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Sports Coaching and Development

Entry requirements


A level

B,C,C

Including a science and PE. Year 2 entry: BBB including a science and PE.

International Baccalaureate Diploma Programme

27

Including 1 science plus 3 other subjects at HL.

Leaving Certificate - Higher Level (Ireland) (first awarded in 2017)

H1,H1,H2,H2

Including a science and PE.

Scottish HNC

Pass

Year 2 entry with HNC with A in the Graded Unit in: Coaching and Developing Sport; Fitness Health and Exercise; Sport and Recreation Management.; Applied Sports Science.

Scottish HND

Pass

Year 3 entry with HND with AA in the Graded Units in the following: Applied Sports Science; Coaching and Developing Sport; Fitness Health and Exercise; Sport and Recreation Management; Sport & Exercise Science.

Scottish Higher

A,A,B,B

Including a science and PE.

T Level

M

UCAS Tariff

120-108

Including a science and PE.

You may also need to…

Attend an interview

About this course


Course option

4.0years

Full-time | 2022

Subject

Coaching psychology

This programme focuses on equipping you with the knowledge and skills to move into employment within the sports coaching and development industries. It has been developed in consultation with national sport organisations, governing bodies, sport industry personnel and expert coaches. Both sports coaching and sports development aspects are focused on throughout the entire 4 years of the course (i.e. students do not select to specialise in one or the other).

Placement learning, classroom based learning and developing practical skills are key. Industry links provide work-based learning opportunities and offer links to attainment of coaching qualifications. Students have undertaken placements with many sports coaching and development organisation in Ayrshire and beyond.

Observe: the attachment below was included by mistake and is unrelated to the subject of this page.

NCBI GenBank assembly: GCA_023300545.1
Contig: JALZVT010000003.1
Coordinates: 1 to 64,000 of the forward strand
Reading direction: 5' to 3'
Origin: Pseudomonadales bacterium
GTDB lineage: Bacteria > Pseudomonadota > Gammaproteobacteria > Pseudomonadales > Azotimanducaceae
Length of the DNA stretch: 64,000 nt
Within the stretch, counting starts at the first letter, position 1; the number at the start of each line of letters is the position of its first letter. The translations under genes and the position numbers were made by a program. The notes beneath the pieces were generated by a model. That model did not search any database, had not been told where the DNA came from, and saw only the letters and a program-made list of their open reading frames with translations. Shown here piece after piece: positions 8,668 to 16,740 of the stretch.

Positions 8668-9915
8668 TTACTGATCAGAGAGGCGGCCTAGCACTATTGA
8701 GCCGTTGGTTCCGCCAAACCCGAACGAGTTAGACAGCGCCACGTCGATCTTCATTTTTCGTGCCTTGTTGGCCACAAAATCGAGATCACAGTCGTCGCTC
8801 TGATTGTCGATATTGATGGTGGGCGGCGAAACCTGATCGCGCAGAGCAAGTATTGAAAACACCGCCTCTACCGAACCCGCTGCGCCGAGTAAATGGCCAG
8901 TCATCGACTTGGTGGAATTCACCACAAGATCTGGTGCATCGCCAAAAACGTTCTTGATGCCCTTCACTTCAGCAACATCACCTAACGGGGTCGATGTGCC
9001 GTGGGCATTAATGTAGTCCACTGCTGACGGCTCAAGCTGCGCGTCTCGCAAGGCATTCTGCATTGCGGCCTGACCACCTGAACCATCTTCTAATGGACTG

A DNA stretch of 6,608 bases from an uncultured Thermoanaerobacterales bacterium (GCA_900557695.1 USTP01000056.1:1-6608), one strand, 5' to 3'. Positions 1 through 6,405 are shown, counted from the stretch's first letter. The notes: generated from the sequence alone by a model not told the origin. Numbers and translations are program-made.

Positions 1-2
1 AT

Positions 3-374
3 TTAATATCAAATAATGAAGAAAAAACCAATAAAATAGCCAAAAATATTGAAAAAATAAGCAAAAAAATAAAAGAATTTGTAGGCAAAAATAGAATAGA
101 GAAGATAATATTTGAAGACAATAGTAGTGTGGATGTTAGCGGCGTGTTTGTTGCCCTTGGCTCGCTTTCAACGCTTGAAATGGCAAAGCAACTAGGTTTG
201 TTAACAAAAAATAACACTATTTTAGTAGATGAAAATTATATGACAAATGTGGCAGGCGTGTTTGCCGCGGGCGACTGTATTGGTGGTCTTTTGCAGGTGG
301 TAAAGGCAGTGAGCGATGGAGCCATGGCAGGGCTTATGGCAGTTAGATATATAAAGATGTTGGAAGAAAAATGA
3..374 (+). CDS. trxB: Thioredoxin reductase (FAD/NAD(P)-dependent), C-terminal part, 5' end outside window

Graduates from the SRUC version of the course have gone on to work with: local authorities, sports clubs, health promotion initiatives, Active Schools and sport development officers, PE teachers, NGB’s and various other educational outlets.

Career prospects

Employment rates for graduates are excellent, with previous students from the SRUC version of the programme working within:

• Sports coaching;

• Active schools and sports development;

Modules

Course content
This programme is the only one in Scotland that is Sports Coaching and Development. The programme was developed in consultation with national sport organisations, national governing bodies, national and local sport industry personnel and expert coaches. This consultation process has resulted in a programme that gives students many employment opportunities upon graduation. The course has been running within Scotland’s Rural College (SRUC) since 2008 and has been updated and validated within UWS for 2017 entrants.

Year 1
Topics are: sport coaching, sport development, academic skills, sports performance and volunteering in sport. This provides an overview and introduction to the disciplines within the sports coaching and development industry as well as the skills to investigate these topics in an academic manner.

Year 2
Studies include the development of sports coaching, research methods, developing sport for targeted groups, managing sports events and the first worksite learning experience. Students attend industry-related placements and receive training from our industry partners before commencing placement.

Year 3
Sport coaching and development topics become specialised and focused on theory into practice. Subject areas include sports coaching, sport development, and work based learning. You will contextualise these aspects on a second professional placement, again working with our partners in industry.

Year 4
You will consolidate knowledge gained previously, through interdisciplinary modules continuing to cover both sports coaching and sport development. During this year you will undertake an honours level dissertation.

Tuition fees

Select where you currently live to see what you'll pay:

England
£9,250
per year
Northern Ireland
£9,250
per year
Wales
£9,250
per year

The Uni


Course location:

Ayr Campus

Department:

Health and Life Sciences

Read full university profile

What students say


How do students rate their degree experience?

The stats below relate to the general subject area/s at this university, not this specific course. We show this where there isn’t enough data about the course, or where this is the most detailed info available to us.

Psychology

Sorry, no information to show

This is usually because there were too few respondents in the data we receive to be able to provide results about the subject at this university.